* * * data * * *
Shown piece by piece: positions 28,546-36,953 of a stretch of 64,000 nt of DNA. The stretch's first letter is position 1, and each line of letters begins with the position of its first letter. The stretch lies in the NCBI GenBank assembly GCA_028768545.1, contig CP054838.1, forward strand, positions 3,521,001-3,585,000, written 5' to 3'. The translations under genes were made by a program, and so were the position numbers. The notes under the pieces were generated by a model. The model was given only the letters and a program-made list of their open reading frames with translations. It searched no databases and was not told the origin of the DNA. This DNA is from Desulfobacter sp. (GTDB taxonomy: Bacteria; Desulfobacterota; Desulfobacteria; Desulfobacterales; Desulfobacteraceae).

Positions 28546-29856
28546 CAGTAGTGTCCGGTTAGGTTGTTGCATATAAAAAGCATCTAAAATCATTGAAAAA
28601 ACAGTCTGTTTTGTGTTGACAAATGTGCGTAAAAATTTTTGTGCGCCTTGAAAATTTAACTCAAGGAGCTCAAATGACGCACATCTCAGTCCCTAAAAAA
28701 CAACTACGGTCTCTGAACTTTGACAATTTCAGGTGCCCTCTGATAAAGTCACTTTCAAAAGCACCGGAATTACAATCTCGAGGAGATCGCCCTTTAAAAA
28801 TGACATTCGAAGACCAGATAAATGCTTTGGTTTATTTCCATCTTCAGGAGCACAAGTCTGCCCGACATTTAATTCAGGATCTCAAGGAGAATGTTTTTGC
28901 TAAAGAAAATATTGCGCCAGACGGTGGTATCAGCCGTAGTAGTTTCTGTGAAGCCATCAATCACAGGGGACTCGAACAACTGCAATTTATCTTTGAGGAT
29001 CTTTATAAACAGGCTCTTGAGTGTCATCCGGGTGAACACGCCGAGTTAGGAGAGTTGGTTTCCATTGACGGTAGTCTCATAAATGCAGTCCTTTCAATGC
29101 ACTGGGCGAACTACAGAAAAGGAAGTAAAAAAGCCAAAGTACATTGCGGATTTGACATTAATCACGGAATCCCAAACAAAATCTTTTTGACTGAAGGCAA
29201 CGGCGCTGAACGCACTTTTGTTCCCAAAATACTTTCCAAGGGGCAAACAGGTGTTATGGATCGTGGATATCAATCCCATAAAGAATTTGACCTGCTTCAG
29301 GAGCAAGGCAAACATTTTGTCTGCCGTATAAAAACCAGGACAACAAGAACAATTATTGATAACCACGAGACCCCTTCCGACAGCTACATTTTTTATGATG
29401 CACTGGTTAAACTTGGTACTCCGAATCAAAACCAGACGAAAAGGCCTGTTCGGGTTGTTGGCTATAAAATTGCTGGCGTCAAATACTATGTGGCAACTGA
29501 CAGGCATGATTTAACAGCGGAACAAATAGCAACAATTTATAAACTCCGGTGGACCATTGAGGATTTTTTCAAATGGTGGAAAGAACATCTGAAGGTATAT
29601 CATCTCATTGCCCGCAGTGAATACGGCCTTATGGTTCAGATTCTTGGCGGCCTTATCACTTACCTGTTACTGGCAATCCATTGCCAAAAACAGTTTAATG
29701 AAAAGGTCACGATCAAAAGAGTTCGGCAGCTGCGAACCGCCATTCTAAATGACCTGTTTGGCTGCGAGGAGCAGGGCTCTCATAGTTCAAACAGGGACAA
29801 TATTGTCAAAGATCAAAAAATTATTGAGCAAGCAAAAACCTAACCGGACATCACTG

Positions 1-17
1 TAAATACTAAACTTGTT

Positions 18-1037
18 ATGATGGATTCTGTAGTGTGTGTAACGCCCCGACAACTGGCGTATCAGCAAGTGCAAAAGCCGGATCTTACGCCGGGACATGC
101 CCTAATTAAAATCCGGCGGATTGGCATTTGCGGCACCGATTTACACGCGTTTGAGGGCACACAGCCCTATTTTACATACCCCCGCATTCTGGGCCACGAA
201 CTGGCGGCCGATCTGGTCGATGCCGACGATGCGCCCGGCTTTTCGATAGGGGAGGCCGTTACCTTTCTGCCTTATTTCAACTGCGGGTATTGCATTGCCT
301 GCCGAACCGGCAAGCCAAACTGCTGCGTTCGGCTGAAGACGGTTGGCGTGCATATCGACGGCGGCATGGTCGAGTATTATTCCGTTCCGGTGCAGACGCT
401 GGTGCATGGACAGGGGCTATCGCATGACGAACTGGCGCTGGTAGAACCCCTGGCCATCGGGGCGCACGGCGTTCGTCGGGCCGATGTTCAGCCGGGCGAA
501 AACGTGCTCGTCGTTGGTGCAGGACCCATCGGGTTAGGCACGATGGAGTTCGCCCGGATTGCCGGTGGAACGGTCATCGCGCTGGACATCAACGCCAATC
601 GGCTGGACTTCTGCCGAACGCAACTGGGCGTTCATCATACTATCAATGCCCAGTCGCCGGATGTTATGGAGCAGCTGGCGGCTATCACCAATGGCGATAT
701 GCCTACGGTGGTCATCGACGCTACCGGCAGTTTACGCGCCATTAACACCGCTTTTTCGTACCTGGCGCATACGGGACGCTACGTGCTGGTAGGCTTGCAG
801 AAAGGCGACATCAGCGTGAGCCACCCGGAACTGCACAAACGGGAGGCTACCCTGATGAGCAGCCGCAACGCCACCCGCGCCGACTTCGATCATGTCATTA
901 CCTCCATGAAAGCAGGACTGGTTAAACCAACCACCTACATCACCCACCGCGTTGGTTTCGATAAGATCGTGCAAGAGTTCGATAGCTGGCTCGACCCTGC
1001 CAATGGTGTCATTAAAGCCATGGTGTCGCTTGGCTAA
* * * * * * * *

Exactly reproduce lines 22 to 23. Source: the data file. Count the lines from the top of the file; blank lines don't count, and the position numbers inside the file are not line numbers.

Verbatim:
201 CTGGCGGCCGATCTGGTCGATGCCGACGATGCGCCCGGCTTTTCGATAGGGGAGGCCGTTACCTTTCTGCCTTATTTCAACTGCGGGTATTGCATTGCCT
301 GCCGAACCGGCAAGCCAAACTGCTGCGTTCGGCTGAAGACGGTTGGCGTGCATATCGACGGCGGCATGGTCGAGTATTATTCCGTTCCGGTGCAGACGCT